You’ve got a song, you let it out . . . now what? Just what does it take to get picked up by country music record companies? And with so many country music recording labels out there, from major country music record labels to independent country music record labels, which ones should you contact and what should you send them?
While more and more independent artists have signed record deals from exposure on MySpace and the like, the traditional route of getting a demo in front of a country music record company is still the road often traveled by many top recording artists. To get your songs heard by a country music recording company, consider the following:
1. Work with a professional to create a high-quality demo of your very best songs before submitting anything to a country music label.
2. Hire a music agent to help get your demo in front of major country record companies.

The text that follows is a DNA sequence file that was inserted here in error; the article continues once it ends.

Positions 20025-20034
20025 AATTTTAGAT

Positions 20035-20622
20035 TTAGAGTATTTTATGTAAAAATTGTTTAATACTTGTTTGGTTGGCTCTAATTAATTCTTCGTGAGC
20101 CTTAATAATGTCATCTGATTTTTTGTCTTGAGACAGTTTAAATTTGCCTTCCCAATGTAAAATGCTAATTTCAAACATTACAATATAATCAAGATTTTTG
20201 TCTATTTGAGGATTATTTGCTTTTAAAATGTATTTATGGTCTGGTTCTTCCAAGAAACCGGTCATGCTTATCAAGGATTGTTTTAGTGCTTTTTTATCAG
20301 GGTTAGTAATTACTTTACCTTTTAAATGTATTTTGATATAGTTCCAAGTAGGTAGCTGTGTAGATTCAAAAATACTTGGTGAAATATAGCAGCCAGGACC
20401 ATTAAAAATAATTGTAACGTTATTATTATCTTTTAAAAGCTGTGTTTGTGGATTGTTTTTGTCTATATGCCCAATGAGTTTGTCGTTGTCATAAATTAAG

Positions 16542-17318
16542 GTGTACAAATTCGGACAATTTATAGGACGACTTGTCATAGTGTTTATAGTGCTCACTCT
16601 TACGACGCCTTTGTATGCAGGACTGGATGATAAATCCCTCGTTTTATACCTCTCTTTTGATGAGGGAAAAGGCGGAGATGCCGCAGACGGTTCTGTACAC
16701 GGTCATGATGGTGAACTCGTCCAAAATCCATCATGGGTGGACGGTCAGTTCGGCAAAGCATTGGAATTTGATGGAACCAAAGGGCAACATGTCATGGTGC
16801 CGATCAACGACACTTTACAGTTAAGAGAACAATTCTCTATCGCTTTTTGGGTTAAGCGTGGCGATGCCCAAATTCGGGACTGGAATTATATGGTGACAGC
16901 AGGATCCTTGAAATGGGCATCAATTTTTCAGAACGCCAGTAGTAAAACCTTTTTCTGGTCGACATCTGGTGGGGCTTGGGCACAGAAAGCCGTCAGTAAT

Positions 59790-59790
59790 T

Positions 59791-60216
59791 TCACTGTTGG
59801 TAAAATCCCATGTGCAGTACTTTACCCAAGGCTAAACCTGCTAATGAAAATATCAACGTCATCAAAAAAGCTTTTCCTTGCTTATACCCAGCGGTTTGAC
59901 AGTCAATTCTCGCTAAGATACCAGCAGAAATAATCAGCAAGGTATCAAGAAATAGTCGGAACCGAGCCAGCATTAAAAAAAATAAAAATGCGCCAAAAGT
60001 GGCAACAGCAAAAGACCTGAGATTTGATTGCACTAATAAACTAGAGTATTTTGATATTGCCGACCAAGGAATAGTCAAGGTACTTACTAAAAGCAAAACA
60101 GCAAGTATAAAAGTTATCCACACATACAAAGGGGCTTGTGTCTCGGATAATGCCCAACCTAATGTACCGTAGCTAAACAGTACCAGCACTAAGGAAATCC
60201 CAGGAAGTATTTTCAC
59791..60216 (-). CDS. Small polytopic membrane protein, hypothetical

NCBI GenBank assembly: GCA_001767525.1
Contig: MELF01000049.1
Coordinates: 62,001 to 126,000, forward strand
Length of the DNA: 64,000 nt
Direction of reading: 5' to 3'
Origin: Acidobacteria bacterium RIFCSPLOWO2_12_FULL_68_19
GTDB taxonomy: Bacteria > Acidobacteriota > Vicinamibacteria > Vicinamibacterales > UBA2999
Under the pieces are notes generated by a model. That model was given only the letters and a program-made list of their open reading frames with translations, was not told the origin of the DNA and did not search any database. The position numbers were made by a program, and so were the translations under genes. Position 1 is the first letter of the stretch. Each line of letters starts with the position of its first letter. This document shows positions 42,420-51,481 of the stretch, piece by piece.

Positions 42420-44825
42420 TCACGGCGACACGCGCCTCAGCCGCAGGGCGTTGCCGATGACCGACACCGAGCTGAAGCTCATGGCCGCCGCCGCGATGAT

3. Consider peddling your music to country record labels on your own.
Spend time on a demo before contacting country music record companiesNothing will turn off country music recording companies more than an amateur-sounding demo. Don't let your talent be overshadowed by poor quality production; spend the money to do the demo right.
Hire an agent to help you get in front of country music record labelsJust like most areas of the entertainment industry, it's not what you know, but who you know. Well, music agents and other professionals have the connections with country record labels to get you one step closer to a country music publishing contract.
Contact country music record labels on your ownIf you decide to attempt to get a record contract with major country record labels or independent country record labels, be sure to send a demo with three to five of your best songs (with your best, most commercial-sounding song first); an 8X10 high-quality photo of yourself or your band; and a biography that discusses your goals and experience as a musician - local reviews, show dates, etc. The more professional the demo package, the better.
- Now that every band in the world has a MySpace site, the old-fashioned route to get the attention of country music label A&R scouts still makes a lot of sense: Get out on the road and tour and build a real audience.